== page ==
When I checked into an eating disorder facility two years ago, I was diagnosed with severe body dysmorphic disorder (BDD) of my chin and thighs. “Isn’t that just another way of saying I’m self-absorbed?” I whined to my therapist.
Growing up, hearing peers say they “felt fat” was as common as hearing “TTYL,” so I assumed being unhappy with appearance was something everybody struggled with. But over time and through a lot of self-reflection and work, I came to realize it was more than that.
We live in a society where outbursts of negative self-talk are an accepted reality. It's human nature to have insecurities, but that also means we bystanders are often complacent when we hear peers chide themselves. However, when should negative self-talk be treated as something beyond a typical insecurity?
While every case is specific, these are five signs of body dysmorphic disorder I experienced that you may also be experiencing if you suffer from BDD:
1. You never feel fully engaged in anything.
You have a complete loss of interest and presence. You talk to someone and are unable to concentrate on what they say because you wonder whether they've looked down and seen how “disgusting” your hands are.
You hike with your family and spend half the time obsessing about how big your thighs looked in a picture taken back at the cabin.
You promise a friend you’ll go to dinner and then flake because you can't spend another moment looking at your thighs in your pants. The thought of spending two hours sitting in the discomfort of your "crazy-tight" pants is inconceivable, so you cancel to go home and put on baggy sweatpants and an oversize T-shirt and hide under a blanket so you don’t have to look at yourself.
2. Your relationship with mirrors becomes abusive.
Every mirror incites obsession. On a subway, you stare at your reflection in the window, obsessing over the differences between that one and the one in your bathroom mirror and the oven door and a coffee shop window.
As a 7-year-old, I'd sit in front of my bathroom mirror and yank my ears back while I attempted to tape them to my head. As a 23-year-old, I'd obsessively seek out a picture of my thighs and any pimple every time a reflection was available.
My family used to joke that I'd never seen a mirror I didn't like, but what they didn't understand was that I lived in constant fear of what I looked like, so I had to constantly check in with my reflection.
3. You develop negative coping mechanisms.
Whether you "cope" by running 13 miles every day to burn off every calorie you've consumed (and then some) or you compulsively shop and end up with 10 different concealers to hide the "grotesque" acne on your chin, undiagnosed BDD can lead to some very severe, very compulsive habits.
It plagues your thoughts, compelling you to feel like you need to change or "fix" something immediately. You can't sit with the discomfort of the way you think your nose looks on your face, or the wrinkles around your eyes. You have do something to make it all better, even if it means spending money you don't have on "fixes" or drinking a bottle of wine every night to ease the anxiety.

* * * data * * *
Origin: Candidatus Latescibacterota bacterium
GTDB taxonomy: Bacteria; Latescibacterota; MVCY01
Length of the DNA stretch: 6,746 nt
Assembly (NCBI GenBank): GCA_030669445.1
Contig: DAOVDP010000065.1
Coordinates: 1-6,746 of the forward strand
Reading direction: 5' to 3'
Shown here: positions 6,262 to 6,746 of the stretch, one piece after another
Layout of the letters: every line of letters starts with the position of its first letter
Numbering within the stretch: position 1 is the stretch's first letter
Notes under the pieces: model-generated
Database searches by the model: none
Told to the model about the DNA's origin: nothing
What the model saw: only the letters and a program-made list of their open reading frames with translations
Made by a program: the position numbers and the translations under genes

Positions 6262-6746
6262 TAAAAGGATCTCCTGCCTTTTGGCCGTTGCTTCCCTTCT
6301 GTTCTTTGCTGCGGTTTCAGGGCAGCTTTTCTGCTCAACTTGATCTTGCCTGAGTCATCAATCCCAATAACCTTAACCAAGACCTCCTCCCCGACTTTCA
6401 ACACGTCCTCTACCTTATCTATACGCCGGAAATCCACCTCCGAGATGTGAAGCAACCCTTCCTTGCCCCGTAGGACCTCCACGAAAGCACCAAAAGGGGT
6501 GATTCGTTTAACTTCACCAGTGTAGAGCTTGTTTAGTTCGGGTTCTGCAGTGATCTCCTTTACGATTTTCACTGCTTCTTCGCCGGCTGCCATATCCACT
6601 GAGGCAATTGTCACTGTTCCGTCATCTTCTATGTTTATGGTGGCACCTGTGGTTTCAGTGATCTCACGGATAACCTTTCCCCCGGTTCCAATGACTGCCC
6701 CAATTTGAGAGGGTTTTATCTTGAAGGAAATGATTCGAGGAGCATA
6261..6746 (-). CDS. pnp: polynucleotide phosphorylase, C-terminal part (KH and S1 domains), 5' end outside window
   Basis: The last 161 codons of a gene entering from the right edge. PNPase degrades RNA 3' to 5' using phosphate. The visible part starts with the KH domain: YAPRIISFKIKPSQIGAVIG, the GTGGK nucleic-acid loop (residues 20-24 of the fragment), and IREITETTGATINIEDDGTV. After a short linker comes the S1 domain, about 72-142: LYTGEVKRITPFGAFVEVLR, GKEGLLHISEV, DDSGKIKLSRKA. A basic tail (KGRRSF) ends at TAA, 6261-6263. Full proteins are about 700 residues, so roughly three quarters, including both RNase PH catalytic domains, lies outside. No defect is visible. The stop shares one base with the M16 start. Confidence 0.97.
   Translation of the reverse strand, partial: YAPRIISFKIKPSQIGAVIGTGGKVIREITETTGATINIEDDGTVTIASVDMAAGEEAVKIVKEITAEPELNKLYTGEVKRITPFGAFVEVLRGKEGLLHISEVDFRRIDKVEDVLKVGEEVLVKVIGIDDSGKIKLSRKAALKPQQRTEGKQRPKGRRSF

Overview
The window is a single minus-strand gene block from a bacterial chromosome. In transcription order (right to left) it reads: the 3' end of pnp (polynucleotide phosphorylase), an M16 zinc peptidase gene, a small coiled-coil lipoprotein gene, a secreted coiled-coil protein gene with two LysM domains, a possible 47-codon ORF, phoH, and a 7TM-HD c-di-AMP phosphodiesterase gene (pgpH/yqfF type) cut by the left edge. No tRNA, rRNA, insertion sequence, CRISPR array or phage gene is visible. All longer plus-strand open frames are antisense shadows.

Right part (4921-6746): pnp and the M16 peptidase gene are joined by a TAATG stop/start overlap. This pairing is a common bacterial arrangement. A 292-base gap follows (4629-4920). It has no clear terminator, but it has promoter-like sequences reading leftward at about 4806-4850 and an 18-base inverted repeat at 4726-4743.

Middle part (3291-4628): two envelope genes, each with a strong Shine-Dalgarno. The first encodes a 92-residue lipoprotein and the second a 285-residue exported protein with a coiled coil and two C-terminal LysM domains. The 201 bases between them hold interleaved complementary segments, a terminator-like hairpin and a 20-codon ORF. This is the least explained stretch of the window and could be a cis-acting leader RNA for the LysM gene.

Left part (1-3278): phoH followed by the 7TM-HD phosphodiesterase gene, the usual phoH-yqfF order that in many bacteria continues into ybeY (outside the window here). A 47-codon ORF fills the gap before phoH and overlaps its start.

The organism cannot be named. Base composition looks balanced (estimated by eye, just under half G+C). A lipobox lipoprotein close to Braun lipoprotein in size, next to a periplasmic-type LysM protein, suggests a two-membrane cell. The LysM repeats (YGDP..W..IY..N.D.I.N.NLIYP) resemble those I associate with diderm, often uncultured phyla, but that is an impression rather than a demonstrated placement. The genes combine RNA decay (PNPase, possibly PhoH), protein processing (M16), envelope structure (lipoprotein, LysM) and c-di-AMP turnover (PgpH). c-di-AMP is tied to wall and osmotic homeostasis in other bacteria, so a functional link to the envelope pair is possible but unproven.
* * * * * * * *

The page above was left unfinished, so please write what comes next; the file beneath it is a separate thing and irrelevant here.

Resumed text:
4. You compare yourself to every person you see.
You're in a meeting at work, fixating on your co-worker's thighs, fantasizing about how different your life would be if you could only have her legs.
You're standing in line at the grocery store and notice someone near you has a pimple on his chin. You continue to glance at it, comparing it to the ones you just know are invading your face.
Whether it's a celebrity, a model, or someone you interact with every day, the comparisons never stop. You never feel adequate or good enough or pretty enough or small enough, especially when you measure yourself against someone else. And it's always a losing comparison in your mind.
5. The thoughts are constant.
From the minute you wake up to the moment you fall asleep, the negative, attacking thoughts never stop.
You walk down the street and panic as someone walks toward you, thinking you won't both be able to fit on the sidewalk. You step onto the bus and immediately check to see if a handicapped seat is available because you're afraid your thighs will hang out into the aisle. You choose to stand on the subway because you're scared you won't fit in the seat between two people.
You stop showering consistently because you know that if you get in the shower, you'll only end up playing with the fat on your thighs to determine how much of it you could cut off to feel better.
You stand up from a table and immediately check to make sure your friends' eyes aren't looking at your legs and waist.
BDD will consume you, whether it's gradually or all at once. It can take on many different shapes, forms, and body parts, and it will strip your life from you without you even realizing it.
The more candid those of us in recovery become, the more we can help others. Perhaps then we'll have a better means of fighting it within ourselves and as a community.
If you feel that any of this applies to you or think you may suffer from body dysmorphic disorder, please talk to a loved one or professional about your situation. You can find resources here.